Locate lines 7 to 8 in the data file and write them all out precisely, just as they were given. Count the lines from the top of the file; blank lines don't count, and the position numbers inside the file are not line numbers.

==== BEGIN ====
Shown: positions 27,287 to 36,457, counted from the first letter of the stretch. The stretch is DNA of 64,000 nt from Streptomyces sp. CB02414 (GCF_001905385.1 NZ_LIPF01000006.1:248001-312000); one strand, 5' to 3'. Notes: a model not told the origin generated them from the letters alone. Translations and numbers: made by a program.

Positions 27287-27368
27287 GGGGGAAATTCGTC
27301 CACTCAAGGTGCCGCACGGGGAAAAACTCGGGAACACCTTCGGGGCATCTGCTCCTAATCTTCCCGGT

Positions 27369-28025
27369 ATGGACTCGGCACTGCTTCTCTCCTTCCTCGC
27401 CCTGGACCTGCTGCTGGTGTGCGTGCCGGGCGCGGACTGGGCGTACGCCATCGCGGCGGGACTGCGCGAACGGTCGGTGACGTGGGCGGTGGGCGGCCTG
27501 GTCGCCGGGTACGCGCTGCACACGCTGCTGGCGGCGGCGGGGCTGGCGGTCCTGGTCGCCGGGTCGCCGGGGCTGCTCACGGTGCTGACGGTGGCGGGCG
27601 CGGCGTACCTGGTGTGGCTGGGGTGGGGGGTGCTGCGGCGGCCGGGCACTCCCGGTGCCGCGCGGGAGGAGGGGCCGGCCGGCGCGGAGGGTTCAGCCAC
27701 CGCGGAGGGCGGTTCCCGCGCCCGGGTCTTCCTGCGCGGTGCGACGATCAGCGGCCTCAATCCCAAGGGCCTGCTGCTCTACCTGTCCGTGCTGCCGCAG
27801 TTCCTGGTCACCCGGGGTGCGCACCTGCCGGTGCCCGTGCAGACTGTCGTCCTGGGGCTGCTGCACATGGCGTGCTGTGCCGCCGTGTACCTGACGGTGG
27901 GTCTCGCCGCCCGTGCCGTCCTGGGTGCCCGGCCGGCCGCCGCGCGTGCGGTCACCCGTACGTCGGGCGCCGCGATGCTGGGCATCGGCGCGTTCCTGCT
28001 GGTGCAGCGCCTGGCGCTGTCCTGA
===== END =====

27401 CCTGGACCTGCTGCTGGTGTGCGTGCCGGGCGCGGACTGGGCGTACGCCATCGCGGCGGGACTGCGCGAACGGTCGGTGACGTGGGCGGTGGGCGGCCTG
27501 GTCGCCGGGTACGCGCTGCACACGCTGCTGGCGGCGGCGGGGCTGGCGGTCCTGGTCGCCGGGTCGCCGGGGCTGCTCACGGTGCTGACGGTGGCGGGCG